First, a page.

The following story originally appeared in NEI’s Nuclear Energy Overview.

The NRC has endorsed the industry guidance on flooding and seismic walkdowns developed in response to recommendations from the post-Fukushima task force but asked for two changes in in the guidance on flooding.
In a May 31 letter, the agency said that the guidance documents are “responsive” to a request for information issued March 12 on flooding and seismic walkdowns and other issues.
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The following story originally appeared in NEI’s Nuclear Energy Overview.

The tsunami that brought about the nuclear accident at Japan’s Fukushima Daiichi facility was not adequately accounted for in the facility’s design basis, said a co-author of a report for the American Nuclear Society.

Michael Corradini, co-chair of the ANS’ special committee on Fukushima, told the National Academy of Sciences this week that the March 11, 2011, tsunami that disabled the nuclear power plant was not entirely unforeseen, because larger tsunamis have occurred in that region of Japan in recorded history.
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The following story originally appeared in NEI’s Nuclear Energy Overview.

The nuclear energy industry continues to make progress on developing guidance for implementing the highest-priority recommendations from the NRC’s Fukushima task force.

The NRC meanwhile is preparing to send approved guidance back to the industry.
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WASHINGTON, D.C., April 16, 2012—Bolstering the ability of U.S. nuclear energy facilities to respond safely to extreme events, the industry has met its March 31 deadline for ordering additional on-site portable equipment to be used in emergencies. The equipment would be used if other systems that comprise a facility’s multi-layered safety strategy are compromised. The additional equipment—some of which already has been positioned at plant sites—is a key element of the industry’s FLEX strategy developed in response to Japan’s Fukushima Daiichi accident in March 2011.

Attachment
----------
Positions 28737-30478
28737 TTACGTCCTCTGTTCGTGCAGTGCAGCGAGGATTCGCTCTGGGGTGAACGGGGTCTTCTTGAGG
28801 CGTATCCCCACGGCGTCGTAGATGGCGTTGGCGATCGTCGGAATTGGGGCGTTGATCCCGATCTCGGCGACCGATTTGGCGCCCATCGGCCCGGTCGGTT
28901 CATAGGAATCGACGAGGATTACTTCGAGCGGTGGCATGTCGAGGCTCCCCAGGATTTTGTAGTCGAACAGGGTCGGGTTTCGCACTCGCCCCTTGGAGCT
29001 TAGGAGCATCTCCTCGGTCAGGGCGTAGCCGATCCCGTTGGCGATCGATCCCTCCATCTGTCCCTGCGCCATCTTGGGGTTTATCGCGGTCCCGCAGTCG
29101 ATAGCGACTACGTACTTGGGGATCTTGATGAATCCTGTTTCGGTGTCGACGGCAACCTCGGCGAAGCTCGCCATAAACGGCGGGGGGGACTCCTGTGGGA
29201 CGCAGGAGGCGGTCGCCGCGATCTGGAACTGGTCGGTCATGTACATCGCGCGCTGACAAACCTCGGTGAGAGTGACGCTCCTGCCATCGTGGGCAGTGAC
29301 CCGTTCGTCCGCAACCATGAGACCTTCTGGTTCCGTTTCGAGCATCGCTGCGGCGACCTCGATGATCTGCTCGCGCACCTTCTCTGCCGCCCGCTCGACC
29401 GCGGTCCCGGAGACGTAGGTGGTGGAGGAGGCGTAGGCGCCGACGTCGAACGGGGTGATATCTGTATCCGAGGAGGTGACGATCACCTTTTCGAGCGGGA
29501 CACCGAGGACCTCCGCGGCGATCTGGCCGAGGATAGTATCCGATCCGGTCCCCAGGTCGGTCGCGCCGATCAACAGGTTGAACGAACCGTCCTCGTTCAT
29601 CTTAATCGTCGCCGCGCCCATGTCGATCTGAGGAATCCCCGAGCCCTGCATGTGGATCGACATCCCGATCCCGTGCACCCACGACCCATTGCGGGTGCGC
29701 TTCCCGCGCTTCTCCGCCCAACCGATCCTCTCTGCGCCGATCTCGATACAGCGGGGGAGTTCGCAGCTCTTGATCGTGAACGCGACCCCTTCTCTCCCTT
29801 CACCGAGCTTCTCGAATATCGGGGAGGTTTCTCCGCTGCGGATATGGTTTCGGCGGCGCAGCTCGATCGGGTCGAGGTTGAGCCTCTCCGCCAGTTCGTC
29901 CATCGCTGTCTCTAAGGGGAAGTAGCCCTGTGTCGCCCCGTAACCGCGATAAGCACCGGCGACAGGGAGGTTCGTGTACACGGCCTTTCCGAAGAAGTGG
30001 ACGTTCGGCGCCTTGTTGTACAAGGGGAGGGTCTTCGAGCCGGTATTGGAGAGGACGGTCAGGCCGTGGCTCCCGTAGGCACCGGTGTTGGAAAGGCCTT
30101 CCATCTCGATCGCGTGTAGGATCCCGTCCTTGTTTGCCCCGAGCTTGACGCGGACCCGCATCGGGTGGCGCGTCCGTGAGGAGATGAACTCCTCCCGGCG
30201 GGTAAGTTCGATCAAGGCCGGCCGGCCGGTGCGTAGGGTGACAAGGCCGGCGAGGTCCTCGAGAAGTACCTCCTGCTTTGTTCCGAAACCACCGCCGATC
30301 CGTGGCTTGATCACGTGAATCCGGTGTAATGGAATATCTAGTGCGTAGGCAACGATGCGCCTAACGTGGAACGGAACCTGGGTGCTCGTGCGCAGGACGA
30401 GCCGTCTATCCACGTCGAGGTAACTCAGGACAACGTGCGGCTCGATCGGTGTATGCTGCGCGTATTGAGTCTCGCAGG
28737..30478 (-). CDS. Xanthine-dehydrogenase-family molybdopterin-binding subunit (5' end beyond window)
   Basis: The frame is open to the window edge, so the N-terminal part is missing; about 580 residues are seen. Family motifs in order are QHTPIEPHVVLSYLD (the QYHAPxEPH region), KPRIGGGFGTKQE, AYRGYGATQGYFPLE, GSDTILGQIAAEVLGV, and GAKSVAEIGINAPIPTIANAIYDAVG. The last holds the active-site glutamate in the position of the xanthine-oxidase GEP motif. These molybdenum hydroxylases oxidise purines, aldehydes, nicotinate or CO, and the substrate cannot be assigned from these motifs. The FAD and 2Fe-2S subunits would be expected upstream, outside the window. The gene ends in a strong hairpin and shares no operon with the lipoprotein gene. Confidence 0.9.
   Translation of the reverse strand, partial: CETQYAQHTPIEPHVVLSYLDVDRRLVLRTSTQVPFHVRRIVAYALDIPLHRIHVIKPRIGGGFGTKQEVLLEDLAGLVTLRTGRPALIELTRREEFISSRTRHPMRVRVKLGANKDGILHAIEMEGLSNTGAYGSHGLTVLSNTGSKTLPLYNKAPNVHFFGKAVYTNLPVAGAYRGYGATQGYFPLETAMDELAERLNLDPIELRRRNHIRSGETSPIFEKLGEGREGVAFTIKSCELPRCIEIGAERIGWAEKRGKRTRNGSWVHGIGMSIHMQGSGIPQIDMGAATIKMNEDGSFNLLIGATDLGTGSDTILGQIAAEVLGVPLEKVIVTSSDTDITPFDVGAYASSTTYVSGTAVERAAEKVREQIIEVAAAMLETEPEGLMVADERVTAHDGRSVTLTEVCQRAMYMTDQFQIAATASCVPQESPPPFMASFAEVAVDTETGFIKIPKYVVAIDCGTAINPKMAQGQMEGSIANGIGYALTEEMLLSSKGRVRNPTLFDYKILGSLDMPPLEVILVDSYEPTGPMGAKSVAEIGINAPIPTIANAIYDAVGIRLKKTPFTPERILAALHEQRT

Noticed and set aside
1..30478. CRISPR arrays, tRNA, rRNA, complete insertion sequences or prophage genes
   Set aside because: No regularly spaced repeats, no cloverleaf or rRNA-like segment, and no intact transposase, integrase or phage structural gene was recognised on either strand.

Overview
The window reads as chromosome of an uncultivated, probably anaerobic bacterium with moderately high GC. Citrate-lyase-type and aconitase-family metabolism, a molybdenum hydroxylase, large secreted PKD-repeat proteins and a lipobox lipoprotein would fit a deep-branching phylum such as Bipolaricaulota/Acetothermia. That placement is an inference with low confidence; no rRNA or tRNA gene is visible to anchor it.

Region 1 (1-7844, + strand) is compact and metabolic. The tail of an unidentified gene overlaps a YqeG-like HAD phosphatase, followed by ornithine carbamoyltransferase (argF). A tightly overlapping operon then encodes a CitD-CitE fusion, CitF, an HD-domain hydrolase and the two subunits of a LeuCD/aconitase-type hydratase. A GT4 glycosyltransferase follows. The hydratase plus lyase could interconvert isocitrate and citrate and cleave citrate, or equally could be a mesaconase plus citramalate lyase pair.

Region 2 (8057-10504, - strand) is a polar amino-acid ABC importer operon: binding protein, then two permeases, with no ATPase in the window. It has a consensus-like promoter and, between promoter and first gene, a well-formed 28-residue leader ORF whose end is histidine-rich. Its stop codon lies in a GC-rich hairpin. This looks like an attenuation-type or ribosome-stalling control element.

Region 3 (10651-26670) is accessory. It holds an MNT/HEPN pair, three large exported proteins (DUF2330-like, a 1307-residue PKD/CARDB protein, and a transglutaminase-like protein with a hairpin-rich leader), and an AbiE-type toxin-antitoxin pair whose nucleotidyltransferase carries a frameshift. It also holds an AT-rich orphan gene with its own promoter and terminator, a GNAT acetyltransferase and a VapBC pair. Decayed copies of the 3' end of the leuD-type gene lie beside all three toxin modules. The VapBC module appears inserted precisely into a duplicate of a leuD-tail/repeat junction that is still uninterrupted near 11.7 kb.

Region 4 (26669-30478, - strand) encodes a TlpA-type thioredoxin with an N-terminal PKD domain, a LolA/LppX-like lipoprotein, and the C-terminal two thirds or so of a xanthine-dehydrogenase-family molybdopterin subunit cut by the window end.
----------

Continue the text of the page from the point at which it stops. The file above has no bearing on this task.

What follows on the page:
This equipment is part of a commitment by all U.S. companies operating nuclear energy facilities to begin implementing the “flexible and diverse” (FLEX) response strategy by ordering or entering into contract for a plant-specific list of emergency equipment. Each nuclear power plant has multiple safety systems designed specifically for that facility. This initiative provides an additional layer of safety as part of a nuclear power plant’s response capability to extreme natural events.

Every company met the deadline, said Tony Pietrangelo, the Nuclear Energy Institute’s senior vice president and chief nuclear officer. Equipment that has been acquired or ordered includes: diesel-driven pumps, air-driven pumps for flood equipment, sump pumps, hoses, electric generators, battery chargers, electrical switchgear, fittings, cables, fire trucks and satellite communications gear. It also includes support materials for emergency responders.


Later today, U.S. Nuclear Regulator Commission Chairman Gregory Jaczko will be taking a tour of San Onofre Nuclear Generating Station. While there, he’ll be updated on the progress of the investigation into leaks found in tubes in the steam generators inside Units 2 and 3.

Overnight, Southern California Edison (SCE) posted a video message from President Ron Litzinger on the progress of the investigation, repeating that the plant won’t be restarted until repairs are complete and the safety of the public and the plants workers can be guaranteed.

For more information on the situation at San Onofre, please visit

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